What Can a Traditional IRA Be rolled Into?
Traditional IRAs provide several benefits. You can deduct your contributions and potentially defer paying taxes on investment earnings until it comes time to withdraw them in retirement.
When rolling over money from a workplace retirement plan, you have two IRA options open to you – traditional or Roth. No matter which you select, annual contribution limits and required minimum distribution rules must be observed.
Traditional IRAs allow investors to invest tax-deferred through tax-deductible contributions. Gains aren’t subject to taxes until retirement is reached. This may help those in lower tax brackets save more for later life.
Withdrawals from an IRA are taxed similarly to investments or savings accounts, while early withdrawals are subject to penalties. This should be taken into account if your tax bracket increases after retirement than it does now.
Individuals employed can contribute up to their annual earnings to a Traditional IRA with a maximum contribution limit of $6,500 or $7,500 for individuals age 50 and over. Furthermore, you can roll over funds from employer-sponsored plans (like 401(k)s) into traditional IRAs; however only once every 12 months.
Traditional IRA savings grow tax-deferred until withdrawals in retirement. Any funds taken out prior to age 59.5 could incur income taxes and an early withdrawal penalty of 10%, unless used to cover certain eligible expenses.
Your annual required minimum distributions, or RMDs, from your IRA are due once you reach age 73 (for those born between 1950 and 1985). The IRS calculates this figure using a formula which accounts for your nondeductible contributions resulting in an RMD that is both tax-free and taxed accordingly.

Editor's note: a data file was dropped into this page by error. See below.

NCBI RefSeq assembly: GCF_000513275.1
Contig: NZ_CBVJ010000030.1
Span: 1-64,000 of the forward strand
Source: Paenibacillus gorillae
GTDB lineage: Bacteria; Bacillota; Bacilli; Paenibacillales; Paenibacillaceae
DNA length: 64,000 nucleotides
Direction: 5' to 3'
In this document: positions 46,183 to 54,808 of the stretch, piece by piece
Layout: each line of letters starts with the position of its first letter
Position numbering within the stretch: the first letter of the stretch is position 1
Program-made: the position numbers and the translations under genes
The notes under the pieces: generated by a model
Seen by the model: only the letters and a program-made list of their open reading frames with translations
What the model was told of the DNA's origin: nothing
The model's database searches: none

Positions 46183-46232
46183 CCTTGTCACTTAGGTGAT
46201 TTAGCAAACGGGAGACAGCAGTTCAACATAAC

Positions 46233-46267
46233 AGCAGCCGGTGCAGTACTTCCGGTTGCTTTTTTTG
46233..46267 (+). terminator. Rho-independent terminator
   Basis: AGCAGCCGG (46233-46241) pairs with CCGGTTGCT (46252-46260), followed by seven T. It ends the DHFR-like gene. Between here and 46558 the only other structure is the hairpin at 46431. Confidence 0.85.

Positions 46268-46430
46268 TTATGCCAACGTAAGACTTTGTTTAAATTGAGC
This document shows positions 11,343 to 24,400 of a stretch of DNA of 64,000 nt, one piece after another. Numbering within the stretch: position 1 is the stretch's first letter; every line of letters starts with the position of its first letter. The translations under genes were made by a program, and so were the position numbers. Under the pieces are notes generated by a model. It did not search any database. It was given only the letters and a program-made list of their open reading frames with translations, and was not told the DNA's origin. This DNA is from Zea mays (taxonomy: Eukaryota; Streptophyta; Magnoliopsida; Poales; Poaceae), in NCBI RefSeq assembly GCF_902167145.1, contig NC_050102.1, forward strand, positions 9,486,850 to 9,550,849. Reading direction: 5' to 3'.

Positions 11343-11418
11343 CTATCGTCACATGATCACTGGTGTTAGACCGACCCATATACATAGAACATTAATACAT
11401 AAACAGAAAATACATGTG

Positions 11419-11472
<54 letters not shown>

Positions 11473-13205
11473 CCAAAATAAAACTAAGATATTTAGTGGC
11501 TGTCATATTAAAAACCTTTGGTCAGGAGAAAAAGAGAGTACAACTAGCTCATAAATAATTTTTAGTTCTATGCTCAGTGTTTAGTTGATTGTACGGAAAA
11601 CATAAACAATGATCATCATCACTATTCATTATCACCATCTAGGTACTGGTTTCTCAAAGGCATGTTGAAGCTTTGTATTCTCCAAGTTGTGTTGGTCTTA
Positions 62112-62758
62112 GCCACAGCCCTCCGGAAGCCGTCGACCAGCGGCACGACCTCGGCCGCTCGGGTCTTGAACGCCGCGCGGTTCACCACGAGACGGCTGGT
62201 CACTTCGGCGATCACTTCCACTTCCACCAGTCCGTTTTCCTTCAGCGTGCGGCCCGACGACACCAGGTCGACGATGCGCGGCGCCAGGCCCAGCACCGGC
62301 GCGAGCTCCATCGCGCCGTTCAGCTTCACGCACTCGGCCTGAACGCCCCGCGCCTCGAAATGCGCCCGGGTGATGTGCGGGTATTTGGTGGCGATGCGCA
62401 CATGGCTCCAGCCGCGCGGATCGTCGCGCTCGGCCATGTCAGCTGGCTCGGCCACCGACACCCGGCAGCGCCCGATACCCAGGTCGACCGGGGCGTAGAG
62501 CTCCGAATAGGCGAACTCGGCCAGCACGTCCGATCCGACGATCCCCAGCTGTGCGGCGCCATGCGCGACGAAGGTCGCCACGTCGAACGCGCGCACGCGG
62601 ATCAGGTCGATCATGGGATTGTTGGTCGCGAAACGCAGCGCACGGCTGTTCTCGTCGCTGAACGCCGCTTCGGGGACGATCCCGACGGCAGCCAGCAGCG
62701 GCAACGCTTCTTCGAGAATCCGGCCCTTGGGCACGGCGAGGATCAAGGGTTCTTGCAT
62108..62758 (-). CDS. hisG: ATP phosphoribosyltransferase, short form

Roll over any distribution within 60 days after receiving it into an IRA to avoid incurring a 10% penalty, either through direct rollover or transfer. A transfer may be more convenient, but doesn’t bypass the 60-day requirement and may commingle funds from both sources simultaneously.
Required Minimum Distributions
As soon as you reach age 72 or 73, the IRS requires that you begin withdrawing required minimum distributions (RMDs). The exact amount will change annually and is based on your life expectancy; they have made this easy with their RMD worksheet.
RMDs and any money taken out of an employer-sponsored plan like a 401(k) or 403(b) is subject to income taxes; however, if you roll those funds over into a traditional IRA instead, they’ll remain protected from income tax for life.
Indirect rollovers may not be as tax-efficient as direct transfers because the administrator of your old plan liquidates your holdings and sends a check with the proceeds, leaving you 60 days to deposit this money into your new IRA or face income taxes and an early withdrawal penalty of 10%. As an alternative option, qualified charitable distribution (QCD) could help keep this money out of your adjusted gross income entirely.
Rollovers are the process of moving funds from an employer-sponsored retirement account (such as a 401(k), such as an employer pension plan), into a traditional IRA. A direct rollover involves having funds sent directly from one plan custodian to the other – eliminating income taxes or any early withdrawal penalty fees that might otherwise apply to you and giving the funds an uncomplicated path towards reaching their final destination.
Rollovers are often the preferred means of transferring funds after changing jobs, as they allow you to preserve tax-deferred status while consolidating investments. Just make sure that any rollover is completed within 60 days in order to avoid additional taxes or penalties.
Another consideration is that you are limited to doing one rollover per year for individual assets – not accounts; SEP and SIMPLE IRAs count towards this limit as well.